The results showed that the proposed method produced significantly better results than its predecessors. The visual comparisons indicated that the point clouds made with the proposed method are cleaner and less ambiguous than those made with [11] and [12]. Although the method in [12] is able to remove the majority of the incorrect depth measurements, which appear in [11], it cannot properly handle points which have been registered incorrectly. Therefore, the re-registration extension is an important improvement to the reconstruction pipeline.

The re-registration of the proposed method improves the registration of a depth map if at least part of its points overlap with points in other depth maps so that they have been fused together during the fusion phase. In the fusion phase, as described earlier, a new measurement is used to refine a nearby existing point if there is any or it is added to the cloud otherwise. If most of the measurements of a depth map are only added to the cloud, the re-registration is not able to properly refine the alignment of the depth map because the error between the added points and the original map is zero. However, such situations could be avoided by capturing the scene more carefully, and thus, ensuring that the depth maps have enough redundancy and the initial camera poses can be calculated relatively well.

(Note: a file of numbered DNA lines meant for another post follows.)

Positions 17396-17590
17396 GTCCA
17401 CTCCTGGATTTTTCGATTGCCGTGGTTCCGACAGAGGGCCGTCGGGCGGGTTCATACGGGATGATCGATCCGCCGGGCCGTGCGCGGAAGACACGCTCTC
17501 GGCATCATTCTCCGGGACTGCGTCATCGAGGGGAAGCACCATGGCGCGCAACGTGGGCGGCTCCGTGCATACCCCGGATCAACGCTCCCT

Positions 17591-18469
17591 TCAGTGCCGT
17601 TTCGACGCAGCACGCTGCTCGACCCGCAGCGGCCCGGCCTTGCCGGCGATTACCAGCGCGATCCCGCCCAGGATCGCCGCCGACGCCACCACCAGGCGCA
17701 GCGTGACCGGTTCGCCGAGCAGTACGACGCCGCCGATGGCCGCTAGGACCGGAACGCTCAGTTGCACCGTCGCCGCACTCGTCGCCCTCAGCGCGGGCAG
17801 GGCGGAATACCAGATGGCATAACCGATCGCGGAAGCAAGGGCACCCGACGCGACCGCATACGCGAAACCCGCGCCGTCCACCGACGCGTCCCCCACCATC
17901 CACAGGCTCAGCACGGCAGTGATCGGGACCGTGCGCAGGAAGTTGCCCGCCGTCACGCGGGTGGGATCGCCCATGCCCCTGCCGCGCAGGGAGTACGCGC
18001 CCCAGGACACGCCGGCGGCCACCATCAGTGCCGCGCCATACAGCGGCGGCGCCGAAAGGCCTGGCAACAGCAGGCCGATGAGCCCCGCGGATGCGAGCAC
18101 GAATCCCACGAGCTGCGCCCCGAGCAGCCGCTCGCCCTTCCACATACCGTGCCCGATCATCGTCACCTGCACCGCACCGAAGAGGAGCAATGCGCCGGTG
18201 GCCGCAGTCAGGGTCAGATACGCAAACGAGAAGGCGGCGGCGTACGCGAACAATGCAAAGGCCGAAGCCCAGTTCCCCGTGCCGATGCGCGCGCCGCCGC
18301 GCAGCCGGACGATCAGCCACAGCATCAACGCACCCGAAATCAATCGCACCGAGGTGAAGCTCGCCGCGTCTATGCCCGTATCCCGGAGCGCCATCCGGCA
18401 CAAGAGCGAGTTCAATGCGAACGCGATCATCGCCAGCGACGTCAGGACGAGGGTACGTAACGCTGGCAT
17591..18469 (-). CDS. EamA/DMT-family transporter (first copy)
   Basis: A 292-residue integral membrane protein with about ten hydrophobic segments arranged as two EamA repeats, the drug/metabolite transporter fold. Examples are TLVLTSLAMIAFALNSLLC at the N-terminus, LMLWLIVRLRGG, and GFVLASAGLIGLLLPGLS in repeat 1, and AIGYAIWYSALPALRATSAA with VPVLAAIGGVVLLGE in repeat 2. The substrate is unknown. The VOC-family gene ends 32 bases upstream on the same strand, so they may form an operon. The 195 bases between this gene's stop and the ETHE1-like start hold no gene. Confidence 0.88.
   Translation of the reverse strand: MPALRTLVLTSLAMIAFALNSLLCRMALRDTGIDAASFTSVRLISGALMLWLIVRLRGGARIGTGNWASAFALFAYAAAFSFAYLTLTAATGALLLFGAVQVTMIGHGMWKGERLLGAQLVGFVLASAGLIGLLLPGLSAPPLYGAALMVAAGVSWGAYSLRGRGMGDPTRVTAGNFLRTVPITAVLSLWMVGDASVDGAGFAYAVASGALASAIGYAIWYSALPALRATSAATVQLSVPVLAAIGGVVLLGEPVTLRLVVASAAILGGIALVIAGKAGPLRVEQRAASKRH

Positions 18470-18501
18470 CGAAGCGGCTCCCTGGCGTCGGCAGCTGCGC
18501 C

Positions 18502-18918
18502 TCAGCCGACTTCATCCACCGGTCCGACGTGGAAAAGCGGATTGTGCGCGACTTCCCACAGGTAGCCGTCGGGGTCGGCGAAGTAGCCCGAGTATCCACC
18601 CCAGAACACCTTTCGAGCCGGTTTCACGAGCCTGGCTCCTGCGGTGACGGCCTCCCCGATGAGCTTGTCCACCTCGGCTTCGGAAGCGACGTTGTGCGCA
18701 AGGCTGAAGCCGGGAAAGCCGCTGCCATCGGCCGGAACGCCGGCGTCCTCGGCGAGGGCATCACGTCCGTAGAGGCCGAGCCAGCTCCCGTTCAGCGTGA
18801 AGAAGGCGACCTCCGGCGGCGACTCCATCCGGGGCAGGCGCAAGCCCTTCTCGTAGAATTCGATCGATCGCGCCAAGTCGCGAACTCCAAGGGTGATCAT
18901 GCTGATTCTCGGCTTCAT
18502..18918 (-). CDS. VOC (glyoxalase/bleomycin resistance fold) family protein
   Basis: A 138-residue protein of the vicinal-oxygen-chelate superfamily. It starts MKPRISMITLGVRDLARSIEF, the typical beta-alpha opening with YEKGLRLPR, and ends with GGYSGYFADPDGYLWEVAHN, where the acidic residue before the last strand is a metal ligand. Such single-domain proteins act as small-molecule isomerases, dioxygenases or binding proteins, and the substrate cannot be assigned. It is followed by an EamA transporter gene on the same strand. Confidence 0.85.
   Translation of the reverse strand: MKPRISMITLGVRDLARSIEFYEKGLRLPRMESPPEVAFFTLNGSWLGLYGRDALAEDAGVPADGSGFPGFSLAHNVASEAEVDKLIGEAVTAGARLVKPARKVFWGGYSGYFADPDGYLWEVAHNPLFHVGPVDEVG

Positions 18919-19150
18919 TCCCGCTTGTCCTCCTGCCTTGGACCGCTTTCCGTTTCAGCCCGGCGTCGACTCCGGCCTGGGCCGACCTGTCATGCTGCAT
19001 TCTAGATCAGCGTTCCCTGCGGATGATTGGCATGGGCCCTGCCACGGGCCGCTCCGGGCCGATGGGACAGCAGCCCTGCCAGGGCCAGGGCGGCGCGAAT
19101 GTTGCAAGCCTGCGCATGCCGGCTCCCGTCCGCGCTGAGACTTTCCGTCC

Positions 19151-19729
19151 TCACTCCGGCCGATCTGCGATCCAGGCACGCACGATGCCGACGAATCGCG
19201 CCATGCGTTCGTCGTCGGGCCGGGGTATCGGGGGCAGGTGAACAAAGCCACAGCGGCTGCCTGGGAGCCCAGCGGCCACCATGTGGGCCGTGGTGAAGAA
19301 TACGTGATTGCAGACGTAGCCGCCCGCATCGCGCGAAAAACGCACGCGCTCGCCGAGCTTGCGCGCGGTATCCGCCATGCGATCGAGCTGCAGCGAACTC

The quantitative evaluations showed that the reconstructions obtained with the proposed method contained less points than the reconstructions made with [11] and [12]. Nevertheless, the completeness of the models even increased slightly. That is, the proposed method is able to decrease the redundancy without decreasing the completeness.

V Conclusion

In this paper, we proposed a method for depth map fusion. The proposed method merges a sequence of depth maps into a single non-redundant point cloud. The fusion pipeline consists of the actual depth map fusion and a re-registration phase which are iterated until the result is satisfying or does not change significantly. The fusion phase gets the depth maps and corresponding camera poses as input and produces a non-redundant point cloud. The re-registration phase instead, tries to refine the original poses of the cameras by the registration of the original backprojected depth maps into the fused point cloud. Then, the depth maps and refined camera poses are fed again to the fusion phase. The experiments showed that the proposed method is able to produce more accurate and unambiguous reconstructions than its predecessors.